Intel is introducing a new range of optical silicon solutions, this time taking aim not at the data center, but at wireless infrastructure.

The company's 100G silicon photonics transceivers, currently used by large enterprise and hyperscale facilities, will now be sold to communications service providers to resolve their bandwidth issues. Speaking at the European Conference on Optical Communication in Rome, the company’s vice president of the silicon photonics division, Hong Hou, explained that using the technology outside data centers - at the network edge - is necessary, as the shift to 5G technologies, the massive increase in streamed video, and the ensuing network traffic are creating bottlenecks in existing communications infrastructure.

Intel HQ, Santa Clara.jpg
Intel's HQ, Santa Clara – Sebastian Moss


The announcement doesn’t come as much of a surprise: last month, the company started aggressively hiring for its photonics business, stating that it wished to grow the organization's executive team as well as massively expand its R&D capabilities at its headquarters in Santa Clara.

The 30-odd adverts spotted by the Silicon Valley Business Journal included design engineering, photonics device test engineering and senior architecture roles, as well as several for VPs of the R&D division, and one for a so-called business strategist.

Silicon photonics transceivers use light to transfer data – resulting in faster, lower energy output transmission than their copper predecessors. Intel's products integrate a hybrid indium phosphide laser, which the company says is the cheapest way to achieve silicon photonics. Since it released the 100G transceivers in 2016, it reports having sold more than a million of them.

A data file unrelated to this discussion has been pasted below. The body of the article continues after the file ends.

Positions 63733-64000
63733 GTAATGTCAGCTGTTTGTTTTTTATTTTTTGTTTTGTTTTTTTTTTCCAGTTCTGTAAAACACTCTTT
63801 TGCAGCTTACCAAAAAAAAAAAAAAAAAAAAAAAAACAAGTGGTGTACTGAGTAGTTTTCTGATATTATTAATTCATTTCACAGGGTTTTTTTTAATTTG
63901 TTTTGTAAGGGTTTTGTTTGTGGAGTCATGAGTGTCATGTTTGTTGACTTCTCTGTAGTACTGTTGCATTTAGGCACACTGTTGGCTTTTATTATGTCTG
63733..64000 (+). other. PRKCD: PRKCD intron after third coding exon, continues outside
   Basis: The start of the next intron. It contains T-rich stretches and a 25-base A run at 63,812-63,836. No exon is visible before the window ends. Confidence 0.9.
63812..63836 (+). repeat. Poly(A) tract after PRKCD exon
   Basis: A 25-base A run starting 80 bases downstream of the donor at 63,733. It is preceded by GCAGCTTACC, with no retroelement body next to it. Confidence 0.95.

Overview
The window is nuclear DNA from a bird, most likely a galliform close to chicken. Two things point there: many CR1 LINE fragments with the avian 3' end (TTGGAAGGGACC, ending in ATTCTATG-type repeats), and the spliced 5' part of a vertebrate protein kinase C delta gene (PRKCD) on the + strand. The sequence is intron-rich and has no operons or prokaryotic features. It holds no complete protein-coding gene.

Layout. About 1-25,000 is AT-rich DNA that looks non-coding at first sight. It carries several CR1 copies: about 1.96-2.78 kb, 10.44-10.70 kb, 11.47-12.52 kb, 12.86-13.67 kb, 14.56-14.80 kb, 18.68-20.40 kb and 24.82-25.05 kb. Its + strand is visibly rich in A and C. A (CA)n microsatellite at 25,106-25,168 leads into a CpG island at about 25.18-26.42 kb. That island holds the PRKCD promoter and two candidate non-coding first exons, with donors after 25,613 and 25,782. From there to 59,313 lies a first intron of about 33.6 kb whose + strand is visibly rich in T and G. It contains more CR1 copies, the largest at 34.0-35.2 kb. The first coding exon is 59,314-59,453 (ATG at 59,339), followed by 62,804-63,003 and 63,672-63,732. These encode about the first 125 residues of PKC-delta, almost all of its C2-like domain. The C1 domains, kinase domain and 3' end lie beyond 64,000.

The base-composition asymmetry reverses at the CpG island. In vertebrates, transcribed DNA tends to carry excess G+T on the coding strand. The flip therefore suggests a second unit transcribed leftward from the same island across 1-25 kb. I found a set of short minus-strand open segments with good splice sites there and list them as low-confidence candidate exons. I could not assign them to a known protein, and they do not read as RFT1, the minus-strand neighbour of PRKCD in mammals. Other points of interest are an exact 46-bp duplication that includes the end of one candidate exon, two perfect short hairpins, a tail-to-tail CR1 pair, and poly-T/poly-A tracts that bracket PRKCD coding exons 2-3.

The new transceivers, which support the expanded bandwidth range brought about by 5G, are built to withstand harsh conditions and can transmit data to radio transmitters located more than ten kilometers (six miles) away. The company projects that its connectivity business – including the silicon photonics chips – will grow to $11bn in the next four years, up from $4bn currently.

For Intel, securing a large market share in optical photonics could give it a competitive advantage in the sector at a time of need. The company has faced falling share prices and a degraded public image as it failed to deliver its 10-nanometer node chip, originally promised in 2015 and hoped to sustain its Xeon server business, but delayed to 2020.

The company held a demonstration of its 400G silicon photonic range last year, slated for release some time in 2019.